Fourth, a better approach would be to stop using health insurance to pay for minor medical care. When it's used for things like getting a vaccination, treating a hang nail, or having a routine checkup, that drives the costs of both insurance and health care higher for everyone.

Tuesday, December 11, 2007

Brook and Lockitch: Free The Market

Modern Healthcare has published the following piece by Yaron Brook and Keith Lockitch of the Ayn Rand Institute. The original website requires registration, but the piece is mirrored on the ARI website:
Free the market; Government interference hampers healthcare reform

By Yaron Brook and Keith Lockitch
November 26, 2007

The Democratic presidential candidates are agitating to have the government do something about the spiraling cost of healthcare, especially the cost of health insurance, which is becoming prohibitively expensive for millions of Americans.

Insinuating that the free market has failed to produce affordable health insurance, they offer a variety of government "solutions," including proposals for universal coverage that range from systems of mixed public and private insurance plans to the outright socialism of a single-payer system.

But these proposals cannot and will not cure our ailing medical system because they misdiagnose the disease: It is not the free market that has caused the healthcare crisis, it is government interference in medicine.

The notion that America has a private, free-market medical system is a widespread misconception. More than 45% of total spending on healthcare in 2004 was government spending. Our semisocialist blend of Medicare, Medicaid and government-controlled, employer-sponsored health plans-with its onerous system of regulations and controls on medical providers-is the opposite of a free market.

Our system is built not on the premise that each individual is responsible for his own well-being and healthcare, but on the premise that healthcare is the collective responsibility of "society." Our system aims to relieve the individual of the "burden" of paying for his own healthcare by coercively imposing its costs on his neighbors. Far from being consistent with American individualism, this is the essence of collectivism.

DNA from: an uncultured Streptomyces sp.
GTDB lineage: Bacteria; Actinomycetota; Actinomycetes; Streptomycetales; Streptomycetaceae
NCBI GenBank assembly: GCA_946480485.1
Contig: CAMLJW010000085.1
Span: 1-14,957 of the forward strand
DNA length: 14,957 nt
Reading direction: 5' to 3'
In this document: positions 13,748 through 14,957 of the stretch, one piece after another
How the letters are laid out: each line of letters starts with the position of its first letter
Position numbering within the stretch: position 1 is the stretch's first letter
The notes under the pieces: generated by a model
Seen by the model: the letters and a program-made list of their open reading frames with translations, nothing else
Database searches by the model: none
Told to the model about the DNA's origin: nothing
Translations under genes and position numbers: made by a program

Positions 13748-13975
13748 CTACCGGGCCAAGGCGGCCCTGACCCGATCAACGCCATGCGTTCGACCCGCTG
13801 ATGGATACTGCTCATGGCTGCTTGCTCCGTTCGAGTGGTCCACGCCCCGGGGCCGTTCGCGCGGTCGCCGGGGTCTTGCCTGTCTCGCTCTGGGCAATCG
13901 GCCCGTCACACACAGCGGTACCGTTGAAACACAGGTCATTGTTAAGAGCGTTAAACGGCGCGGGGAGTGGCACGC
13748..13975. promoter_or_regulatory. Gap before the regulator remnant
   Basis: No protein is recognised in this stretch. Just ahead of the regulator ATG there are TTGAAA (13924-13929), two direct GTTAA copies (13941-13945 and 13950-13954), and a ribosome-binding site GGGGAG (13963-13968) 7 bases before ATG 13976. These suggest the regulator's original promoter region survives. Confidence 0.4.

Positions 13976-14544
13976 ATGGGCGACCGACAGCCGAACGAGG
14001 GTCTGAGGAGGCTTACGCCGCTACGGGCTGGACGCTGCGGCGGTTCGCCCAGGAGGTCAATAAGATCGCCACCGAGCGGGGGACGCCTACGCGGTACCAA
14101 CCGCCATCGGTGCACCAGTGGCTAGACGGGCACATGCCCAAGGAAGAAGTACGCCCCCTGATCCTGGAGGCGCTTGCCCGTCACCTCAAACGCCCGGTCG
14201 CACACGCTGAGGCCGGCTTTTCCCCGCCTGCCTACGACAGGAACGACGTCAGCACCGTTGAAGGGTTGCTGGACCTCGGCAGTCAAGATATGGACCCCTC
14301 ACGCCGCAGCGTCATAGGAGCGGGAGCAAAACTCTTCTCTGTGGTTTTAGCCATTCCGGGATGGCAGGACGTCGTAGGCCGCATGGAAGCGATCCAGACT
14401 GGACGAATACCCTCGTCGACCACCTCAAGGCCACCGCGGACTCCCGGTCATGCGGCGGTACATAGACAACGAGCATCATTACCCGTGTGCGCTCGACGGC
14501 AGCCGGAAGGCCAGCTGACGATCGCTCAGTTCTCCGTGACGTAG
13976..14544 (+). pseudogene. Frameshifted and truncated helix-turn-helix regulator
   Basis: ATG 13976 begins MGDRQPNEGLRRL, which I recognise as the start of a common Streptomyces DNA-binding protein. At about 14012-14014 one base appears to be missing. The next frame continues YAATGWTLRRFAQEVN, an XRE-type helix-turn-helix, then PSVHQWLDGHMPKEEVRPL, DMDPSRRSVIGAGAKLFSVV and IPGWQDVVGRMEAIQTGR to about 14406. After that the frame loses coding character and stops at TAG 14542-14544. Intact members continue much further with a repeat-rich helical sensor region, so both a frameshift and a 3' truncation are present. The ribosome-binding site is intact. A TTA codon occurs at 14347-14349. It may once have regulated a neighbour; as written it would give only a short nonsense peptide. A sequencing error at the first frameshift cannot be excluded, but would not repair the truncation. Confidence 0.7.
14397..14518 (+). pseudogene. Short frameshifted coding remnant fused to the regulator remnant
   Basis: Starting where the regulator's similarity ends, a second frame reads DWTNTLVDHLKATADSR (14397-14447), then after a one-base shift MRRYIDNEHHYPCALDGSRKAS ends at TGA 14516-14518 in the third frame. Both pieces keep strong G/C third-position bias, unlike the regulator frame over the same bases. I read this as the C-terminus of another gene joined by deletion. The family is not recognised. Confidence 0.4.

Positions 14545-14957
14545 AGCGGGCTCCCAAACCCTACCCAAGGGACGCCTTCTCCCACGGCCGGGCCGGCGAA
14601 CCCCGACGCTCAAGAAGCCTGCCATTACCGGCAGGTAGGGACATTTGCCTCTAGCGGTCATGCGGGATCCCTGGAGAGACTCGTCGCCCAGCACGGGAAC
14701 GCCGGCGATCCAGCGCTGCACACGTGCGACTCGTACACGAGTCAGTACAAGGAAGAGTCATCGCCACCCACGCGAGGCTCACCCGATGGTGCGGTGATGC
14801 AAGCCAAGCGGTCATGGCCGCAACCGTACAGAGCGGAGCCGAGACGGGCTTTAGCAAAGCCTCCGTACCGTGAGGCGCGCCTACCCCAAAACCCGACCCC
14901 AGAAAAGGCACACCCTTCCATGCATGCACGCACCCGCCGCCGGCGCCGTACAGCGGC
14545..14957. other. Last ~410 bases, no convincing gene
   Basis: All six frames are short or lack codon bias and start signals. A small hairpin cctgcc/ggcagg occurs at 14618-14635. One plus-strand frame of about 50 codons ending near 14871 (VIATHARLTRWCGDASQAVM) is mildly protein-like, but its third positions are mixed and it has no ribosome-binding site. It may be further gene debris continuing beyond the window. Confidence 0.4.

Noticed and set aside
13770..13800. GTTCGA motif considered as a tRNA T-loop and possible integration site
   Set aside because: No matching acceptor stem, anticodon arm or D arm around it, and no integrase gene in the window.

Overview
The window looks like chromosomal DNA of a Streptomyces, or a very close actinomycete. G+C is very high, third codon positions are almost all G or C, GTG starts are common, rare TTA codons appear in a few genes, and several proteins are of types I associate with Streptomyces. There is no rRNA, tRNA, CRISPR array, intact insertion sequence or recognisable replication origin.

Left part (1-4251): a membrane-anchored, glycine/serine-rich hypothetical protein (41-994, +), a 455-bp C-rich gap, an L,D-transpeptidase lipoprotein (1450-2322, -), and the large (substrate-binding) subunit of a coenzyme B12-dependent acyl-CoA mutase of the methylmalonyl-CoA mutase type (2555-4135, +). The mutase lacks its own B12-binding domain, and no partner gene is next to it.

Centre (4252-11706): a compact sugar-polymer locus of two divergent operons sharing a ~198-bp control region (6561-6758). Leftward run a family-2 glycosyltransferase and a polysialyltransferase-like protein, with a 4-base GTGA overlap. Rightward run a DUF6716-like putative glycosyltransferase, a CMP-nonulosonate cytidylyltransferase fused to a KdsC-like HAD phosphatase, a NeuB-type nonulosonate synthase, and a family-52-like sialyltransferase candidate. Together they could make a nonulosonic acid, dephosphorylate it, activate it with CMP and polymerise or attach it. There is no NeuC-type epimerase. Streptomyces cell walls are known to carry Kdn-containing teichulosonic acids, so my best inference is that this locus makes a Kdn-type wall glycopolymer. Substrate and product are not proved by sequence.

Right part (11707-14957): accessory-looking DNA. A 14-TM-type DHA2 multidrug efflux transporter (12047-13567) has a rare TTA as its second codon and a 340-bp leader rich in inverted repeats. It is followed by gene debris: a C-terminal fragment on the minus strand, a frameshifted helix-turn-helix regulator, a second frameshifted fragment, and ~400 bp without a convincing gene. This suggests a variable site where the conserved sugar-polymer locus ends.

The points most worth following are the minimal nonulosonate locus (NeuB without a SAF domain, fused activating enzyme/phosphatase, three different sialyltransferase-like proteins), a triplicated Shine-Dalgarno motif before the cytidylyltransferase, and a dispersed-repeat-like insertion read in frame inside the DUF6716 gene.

In a system in which medical care seems free or is artificially inexpensive, with someone else paying for one's healthcare, medical costs spiral out of control because we are encouraged to demand medical services without having to consider their real price. For every dollar's worth of hospital care a patient consumes, that patient pays only about 3 cents out of pocket; the rest is paid by third-party coverage. And for the healthcare system as a whole, patients pay only about 14%.

Government-run healthcare, in particular, has fueled explosive cost increases. Prior to the inception of Medicare and Medicaid in 1965, healthcare spending was less than 6% of the gross domestic product. Today, it is 16%, one-sixth of the U.S. economy-with Medicare alone accounting for half the growth in healthcare expenditures. As spending explodes, the government cracks down by enacting coercive measures: price controls on medical services, cuts to medical benefits and a crushing burden of regulations on every aspect of the healthcare system.

These controls and regulations make it harder to offer medical services profitably, burying doctors, nurses and other providers in bureaucratic red tape and ultimately driving them out of the field. Drug companies are forced to cut back on the development of new drugs. Insurance companies are forced to restrict their policies. The shrinking supply of medical services, combined with an artificially increased demand, drives costs and insurance premiums still higher. This leads, in turn, to cries for still more government controls, which cause even more problems, and so on and so on, in a vicious cycle of destruction.

The Democratic candidates' proposals are just the latest iteration of this cycle-an attempt to solve the problems in our healthcare system by enacting the same kinds of destructive measures that caused the problems in the first place.